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Brother's Kiss




Click below to learn more about what Black mothers and Black pregnant women in London think about the impact of air pollution

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June 20th, 2024 | Portcullis House, Houses of Parliament 

Why Black Child Clean Air?


Did you know that Black women in the UK face alarming risks during pregnancy?


Black women are nearly four times more likely to die during childbirth compared to white women. That's not all – Black women also have a higher incidence of pre-term birth, miscarriage, and stillbirth, which are heartbreaking tragedies that no parent should endure. These statistics demand our attention and immediate action.

But what does air pollution have to do with all of this?


Well, it turns out that environmental factors play a crucial role. For example, Black Londoners are three times more likely to breathe in illegal levels of air pollution. And guess what? This worsens the risks for expectant mothers, making their journey even more perilous. Astonishingly, living in areas with high pollution levels doubles the likelihood of experiencing stillbirth, as well as increasing the risk of pre-term birth and miscarriage.

That's where our groundbreaking report comes in.


We have tailored it specifically to understand the attitudes, behaviors, and experiences of Black pregnant women and mothers regarding air pollution because their voices and experiences matter. We want to bring their stories to the forefront and start a dialogue about the pressing challenges they face concerning air pollution and maternal and child health. Currently, the environmental sector is one of the least diverse sectors, next to farming, which means that the very people at the forefront of environmental injustice are least likely to have their voices heard.

Air Pollution is a social justice AND racial justice issue

We understand that the current Black maternal health crisis is complex, with various factors perpetuating structural inequities. However, we cannot overlook the important role that the environment plays in causing and exacerbating current maternal health inequalities. By centering the voices and experiences of Black pregnant women and mothers, we aim to spark an inclusive and comprehensive conversation around clean air. Our goal is to address these urgent challenges head-on in a culturally sensitive and inclusive way, paving the way for a healthier and more equitable future for Black mothers and their children.



This life-saving research illustrates how much work we still need to do in order to educate everyone about the dangers of toxic air. 


“Poor air quality is not just a public health issue but a matter of social justice. Evidence shows that thousands of Londoners are dying prematurely from long-term exposure to air pollution every year with toxic air impacting us from birth through to old age. Unfortunately, these effects fall disproportionately on those from Black and Asian communities.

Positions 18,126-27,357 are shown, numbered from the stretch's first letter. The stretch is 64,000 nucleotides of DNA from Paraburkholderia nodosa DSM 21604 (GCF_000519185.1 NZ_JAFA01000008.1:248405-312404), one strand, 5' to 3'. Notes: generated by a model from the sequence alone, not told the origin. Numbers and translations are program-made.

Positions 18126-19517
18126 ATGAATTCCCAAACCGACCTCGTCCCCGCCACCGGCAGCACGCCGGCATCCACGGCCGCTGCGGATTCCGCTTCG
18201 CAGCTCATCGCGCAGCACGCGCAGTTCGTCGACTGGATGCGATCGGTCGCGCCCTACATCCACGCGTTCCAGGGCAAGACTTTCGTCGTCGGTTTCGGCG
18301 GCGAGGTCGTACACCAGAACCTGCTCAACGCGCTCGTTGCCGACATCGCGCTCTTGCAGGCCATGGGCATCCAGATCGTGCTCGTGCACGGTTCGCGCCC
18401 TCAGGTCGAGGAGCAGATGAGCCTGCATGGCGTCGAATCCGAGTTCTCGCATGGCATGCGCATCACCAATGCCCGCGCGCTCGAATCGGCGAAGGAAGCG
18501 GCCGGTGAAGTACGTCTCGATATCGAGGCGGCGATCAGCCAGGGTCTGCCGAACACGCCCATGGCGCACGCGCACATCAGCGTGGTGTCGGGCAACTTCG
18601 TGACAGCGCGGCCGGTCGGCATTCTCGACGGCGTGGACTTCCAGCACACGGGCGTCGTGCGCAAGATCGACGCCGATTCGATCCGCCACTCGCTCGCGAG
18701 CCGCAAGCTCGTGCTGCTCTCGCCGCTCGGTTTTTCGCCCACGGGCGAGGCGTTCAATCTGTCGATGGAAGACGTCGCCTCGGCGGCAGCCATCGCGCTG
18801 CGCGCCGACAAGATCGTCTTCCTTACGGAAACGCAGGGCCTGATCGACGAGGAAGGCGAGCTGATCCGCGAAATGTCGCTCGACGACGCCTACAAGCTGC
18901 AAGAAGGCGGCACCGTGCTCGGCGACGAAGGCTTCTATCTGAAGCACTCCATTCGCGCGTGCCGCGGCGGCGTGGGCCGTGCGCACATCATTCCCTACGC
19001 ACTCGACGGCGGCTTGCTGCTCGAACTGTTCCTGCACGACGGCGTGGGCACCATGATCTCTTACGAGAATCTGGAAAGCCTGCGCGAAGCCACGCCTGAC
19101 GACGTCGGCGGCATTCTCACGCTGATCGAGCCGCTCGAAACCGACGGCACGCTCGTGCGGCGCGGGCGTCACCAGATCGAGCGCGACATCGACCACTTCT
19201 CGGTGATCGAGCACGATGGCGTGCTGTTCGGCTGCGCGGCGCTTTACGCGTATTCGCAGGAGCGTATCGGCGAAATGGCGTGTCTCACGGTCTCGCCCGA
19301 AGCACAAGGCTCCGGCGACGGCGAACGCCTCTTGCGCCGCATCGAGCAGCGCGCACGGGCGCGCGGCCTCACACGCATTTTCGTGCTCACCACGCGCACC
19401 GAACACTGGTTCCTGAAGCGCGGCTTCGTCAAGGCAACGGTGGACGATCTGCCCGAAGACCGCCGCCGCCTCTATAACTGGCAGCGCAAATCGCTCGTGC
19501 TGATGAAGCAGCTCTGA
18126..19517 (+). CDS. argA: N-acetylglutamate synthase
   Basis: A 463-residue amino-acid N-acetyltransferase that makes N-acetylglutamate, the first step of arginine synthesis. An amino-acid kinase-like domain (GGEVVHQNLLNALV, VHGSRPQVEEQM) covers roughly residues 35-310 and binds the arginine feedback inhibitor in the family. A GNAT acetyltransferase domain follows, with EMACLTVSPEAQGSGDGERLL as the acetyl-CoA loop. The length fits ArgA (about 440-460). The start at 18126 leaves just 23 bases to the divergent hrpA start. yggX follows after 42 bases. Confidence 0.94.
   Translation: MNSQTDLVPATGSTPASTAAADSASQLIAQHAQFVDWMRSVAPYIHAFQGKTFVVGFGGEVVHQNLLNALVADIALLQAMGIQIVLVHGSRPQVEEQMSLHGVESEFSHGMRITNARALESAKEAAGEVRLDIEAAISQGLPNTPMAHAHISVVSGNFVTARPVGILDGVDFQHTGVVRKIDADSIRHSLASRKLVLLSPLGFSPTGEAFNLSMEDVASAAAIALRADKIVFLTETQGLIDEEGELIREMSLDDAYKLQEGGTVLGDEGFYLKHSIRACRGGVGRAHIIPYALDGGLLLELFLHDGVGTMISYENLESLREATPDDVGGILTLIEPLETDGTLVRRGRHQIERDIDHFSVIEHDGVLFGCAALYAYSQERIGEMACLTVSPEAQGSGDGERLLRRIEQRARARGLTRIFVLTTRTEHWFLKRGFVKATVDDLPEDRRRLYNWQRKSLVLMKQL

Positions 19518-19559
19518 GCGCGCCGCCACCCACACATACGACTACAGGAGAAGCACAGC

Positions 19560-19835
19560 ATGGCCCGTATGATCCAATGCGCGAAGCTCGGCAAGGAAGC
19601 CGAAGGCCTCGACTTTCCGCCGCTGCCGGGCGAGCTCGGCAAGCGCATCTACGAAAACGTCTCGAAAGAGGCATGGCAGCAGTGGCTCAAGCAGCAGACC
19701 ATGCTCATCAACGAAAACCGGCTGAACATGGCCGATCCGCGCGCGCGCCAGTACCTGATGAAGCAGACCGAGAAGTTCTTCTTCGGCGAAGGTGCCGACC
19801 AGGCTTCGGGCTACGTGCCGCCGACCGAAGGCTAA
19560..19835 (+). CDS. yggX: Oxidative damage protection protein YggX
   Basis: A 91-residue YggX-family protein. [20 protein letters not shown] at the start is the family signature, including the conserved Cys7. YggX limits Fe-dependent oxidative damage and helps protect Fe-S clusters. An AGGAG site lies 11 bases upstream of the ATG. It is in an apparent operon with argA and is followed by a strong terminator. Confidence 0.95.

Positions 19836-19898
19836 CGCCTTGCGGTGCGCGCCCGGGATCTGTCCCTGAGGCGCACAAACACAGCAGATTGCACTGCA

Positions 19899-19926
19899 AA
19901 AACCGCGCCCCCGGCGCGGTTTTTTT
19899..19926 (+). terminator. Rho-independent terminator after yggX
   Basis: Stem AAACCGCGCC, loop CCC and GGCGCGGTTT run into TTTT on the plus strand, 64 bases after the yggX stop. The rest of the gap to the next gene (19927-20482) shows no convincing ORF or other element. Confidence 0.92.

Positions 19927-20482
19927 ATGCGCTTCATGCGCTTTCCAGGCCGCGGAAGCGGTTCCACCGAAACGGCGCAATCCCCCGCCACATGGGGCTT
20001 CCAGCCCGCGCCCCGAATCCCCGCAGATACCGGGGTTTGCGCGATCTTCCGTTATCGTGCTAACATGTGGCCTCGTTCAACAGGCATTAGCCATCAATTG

“I’d like to thank Global Black Maternal Health for their work on this vital issue and for their recommendations to help reduce the levels of toxic air in the capital. Together we can build a better London for everyone – a safer,  fairer, greener city for all Londoners.


Sadiq Khan, Mayor of London 

Royal College of Obstetricians and Gynaecologists

“In the UK, women and children from Black, Asian and minority ethnic backgrounds experience a disproportionate burden of health impacts from air pollution. There is clear evidence that exposure to pollution during pregnancy increases the risk of poor pregnancy outcomes including stillbirth, low birth weight and preterm birth.

“This new report adds to the existing body of research that air quality, and the health equity issues that come with polluted air, must be taken seriously by policymakers. Sustainability is a strategic priority for our College, and we will carefully consider the report recommendations to inform our work in this important area. As obstetricians and gynaecologists we have a role in ensuring policymakers, our colleagues and the people we care for feel able to respond to the health risks of environmental pollutants and the related issue of climate change”

 Dr Ranee Thakar

President of the Royal College of Obstetricians and Gynaecologists


1st Annual Black Child Clean Air Conference 

On the 15th June 2023, Clean Air Day, we launched our first-of-its-kind Black Child Clean Air Report at the 1st Annual Black Child Clean Air Conference in London. Photos from the conference can be viewed below.

Our Black Child Clean Air Attendees represented senior decision makers from organisations across public health and industry including...



Our Team

Get in Touch

Black Child Clean Air is a subsidary of Global Black Maternal Health. 

To get in touch please email us on the email address below or fill out the form  and we will respond promptly.

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